However, in the recent past, the island has been losing its grip in the crucial organic spice pool. Per the OCGS report on agriculture for the financial year 2019, clove production in the second quarter was recorded at less number compared to the corresponding quarter in 2018.

The quantity of cloves purchased in the second quarter 2019 was 20 tonnes worth US$120,429; the quantity decreased by 68.7 per cent as compared with quantity purchased in the previous quarter (2018) which was 63.8 tonnes valued at US$385,981” the report reads

However, on the quantity of cloves and value of purchased clove stems, the numbers also showed a decrease by 92.7 per cent, compared to the previous quarter in 2018, which was at 9.1 tonnes worth US$3962.

“The largest quantity of the clove stems (85.8 per cent) worth US$174 was purchased in June followed by that purchased in May where 0.06 tonnes (8.2 per cent) of cloves stems were purchased worth US$21. The lowest amount of cloves stems was purchased in April where only 0.04 tonnes of clove stems were purchased valued at US$17,” the report stated.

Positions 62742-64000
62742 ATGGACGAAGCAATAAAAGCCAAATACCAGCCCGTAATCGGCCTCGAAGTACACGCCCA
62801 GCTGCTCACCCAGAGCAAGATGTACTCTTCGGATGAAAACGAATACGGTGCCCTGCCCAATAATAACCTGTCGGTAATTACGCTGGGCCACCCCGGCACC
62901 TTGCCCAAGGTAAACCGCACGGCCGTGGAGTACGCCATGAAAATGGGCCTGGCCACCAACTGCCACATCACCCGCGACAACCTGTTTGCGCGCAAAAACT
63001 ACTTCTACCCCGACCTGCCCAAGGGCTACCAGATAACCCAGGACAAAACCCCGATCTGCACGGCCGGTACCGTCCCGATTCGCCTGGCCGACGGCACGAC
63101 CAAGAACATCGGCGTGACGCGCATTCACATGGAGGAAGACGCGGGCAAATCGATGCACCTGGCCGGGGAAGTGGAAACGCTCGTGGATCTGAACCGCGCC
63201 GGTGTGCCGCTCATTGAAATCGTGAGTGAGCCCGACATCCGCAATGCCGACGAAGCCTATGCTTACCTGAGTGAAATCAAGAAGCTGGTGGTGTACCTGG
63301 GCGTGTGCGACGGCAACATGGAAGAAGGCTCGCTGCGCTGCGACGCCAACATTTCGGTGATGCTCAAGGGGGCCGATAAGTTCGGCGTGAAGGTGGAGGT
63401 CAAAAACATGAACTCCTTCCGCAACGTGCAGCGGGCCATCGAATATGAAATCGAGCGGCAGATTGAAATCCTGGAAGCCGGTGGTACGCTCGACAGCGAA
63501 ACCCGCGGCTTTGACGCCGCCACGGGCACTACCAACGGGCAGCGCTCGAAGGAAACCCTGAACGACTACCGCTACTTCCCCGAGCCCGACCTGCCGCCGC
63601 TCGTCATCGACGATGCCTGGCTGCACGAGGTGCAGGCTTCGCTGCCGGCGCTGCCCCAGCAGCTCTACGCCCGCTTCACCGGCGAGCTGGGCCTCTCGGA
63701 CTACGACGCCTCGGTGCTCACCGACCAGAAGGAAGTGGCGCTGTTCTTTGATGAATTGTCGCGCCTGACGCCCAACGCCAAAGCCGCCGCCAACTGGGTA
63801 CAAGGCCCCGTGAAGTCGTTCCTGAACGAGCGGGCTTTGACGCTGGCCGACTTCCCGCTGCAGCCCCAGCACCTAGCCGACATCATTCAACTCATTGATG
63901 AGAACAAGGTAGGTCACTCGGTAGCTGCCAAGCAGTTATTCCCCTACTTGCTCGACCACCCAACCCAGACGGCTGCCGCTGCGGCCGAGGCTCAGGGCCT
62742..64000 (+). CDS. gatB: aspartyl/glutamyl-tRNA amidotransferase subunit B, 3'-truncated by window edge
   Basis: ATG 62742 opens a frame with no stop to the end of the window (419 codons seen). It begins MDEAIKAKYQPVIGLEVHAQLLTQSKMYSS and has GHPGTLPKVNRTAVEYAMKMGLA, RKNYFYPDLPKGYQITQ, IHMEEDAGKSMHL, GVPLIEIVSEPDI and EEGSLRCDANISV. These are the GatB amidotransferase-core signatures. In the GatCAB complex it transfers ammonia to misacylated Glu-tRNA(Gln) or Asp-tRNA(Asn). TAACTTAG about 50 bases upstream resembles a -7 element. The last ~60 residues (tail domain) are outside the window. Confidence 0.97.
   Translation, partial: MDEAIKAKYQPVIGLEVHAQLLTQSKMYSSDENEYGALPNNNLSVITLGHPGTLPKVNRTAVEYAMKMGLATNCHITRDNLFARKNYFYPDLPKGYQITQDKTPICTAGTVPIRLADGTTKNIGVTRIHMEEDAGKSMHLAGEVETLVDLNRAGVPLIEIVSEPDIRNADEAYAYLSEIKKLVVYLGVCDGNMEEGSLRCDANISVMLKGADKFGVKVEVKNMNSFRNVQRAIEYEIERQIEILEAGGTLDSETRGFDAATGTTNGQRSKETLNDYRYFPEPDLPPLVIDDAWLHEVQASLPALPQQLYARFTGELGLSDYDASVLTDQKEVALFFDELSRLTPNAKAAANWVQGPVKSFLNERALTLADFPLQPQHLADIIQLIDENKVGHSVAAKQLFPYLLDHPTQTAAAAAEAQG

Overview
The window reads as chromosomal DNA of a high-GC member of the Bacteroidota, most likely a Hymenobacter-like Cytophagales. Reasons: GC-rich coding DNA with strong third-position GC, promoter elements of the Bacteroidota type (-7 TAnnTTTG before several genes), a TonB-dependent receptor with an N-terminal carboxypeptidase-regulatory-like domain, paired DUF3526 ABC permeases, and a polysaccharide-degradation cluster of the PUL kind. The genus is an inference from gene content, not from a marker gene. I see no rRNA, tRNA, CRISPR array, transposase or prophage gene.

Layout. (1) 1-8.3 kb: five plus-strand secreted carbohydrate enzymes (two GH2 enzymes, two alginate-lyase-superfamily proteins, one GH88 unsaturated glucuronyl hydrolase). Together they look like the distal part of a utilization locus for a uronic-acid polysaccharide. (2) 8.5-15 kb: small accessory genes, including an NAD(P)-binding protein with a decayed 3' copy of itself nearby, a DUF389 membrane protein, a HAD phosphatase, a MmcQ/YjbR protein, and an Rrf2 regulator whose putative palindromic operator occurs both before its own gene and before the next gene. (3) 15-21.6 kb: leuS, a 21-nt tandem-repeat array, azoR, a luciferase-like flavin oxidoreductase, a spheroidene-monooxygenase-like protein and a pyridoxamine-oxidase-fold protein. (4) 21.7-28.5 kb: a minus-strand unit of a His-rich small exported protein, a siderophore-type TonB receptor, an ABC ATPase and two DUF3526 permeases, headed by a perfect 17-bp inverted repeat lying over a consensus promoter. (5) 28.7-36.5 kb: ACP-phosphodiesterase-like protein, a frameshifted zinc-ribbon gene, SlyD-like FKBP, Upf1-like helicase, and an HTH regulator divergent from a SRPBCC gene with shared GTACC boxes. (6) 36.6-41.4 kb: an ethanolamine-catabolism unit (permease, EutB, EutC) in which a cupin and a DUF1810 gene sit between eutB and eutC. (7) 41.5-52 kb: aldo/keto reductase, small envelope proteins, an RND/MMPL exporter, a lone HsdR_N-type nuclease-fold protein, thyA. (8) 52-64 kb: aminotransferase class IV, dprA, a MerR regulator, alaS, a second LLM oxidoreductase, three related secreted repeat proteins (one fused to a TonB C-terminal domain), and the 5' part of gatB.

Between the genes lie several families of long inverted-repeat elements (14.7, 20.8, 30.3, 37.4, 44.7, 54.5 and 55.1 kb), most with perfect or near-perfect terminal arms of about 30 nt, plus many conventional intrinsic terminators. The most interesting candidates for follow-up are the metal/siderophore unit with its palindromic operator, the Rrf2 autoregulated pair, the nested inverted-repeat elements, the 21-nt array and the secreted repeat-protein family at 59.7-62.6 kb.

Zanzibar has the ground potential to revitalize its spice farming landscape, as much of its mainland neighbour, Kenya, (whose farmers are now targeting nutritional and medical global spice markets), stratify farming in strategic areas and concentrate on various spices to dominate regional and international markets the same as India, one of the world’s largest producers.

The archipelago’s economic trajectory promotes substantial investment prospects, as it is still working to promote investment, manage inflation (annual headline inflation remained low, hovering below the medium-term target of 5.0 per cent.) and gain a strong foot-hold within port operations, which place Zanzibar as a strategic marine location.

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- We provide economic news and analysis on the investment arena in Africa, with a particular interest in doing business. Our key areas of focus include banking, capital markets, energy, mining, manufacturing and industrial development.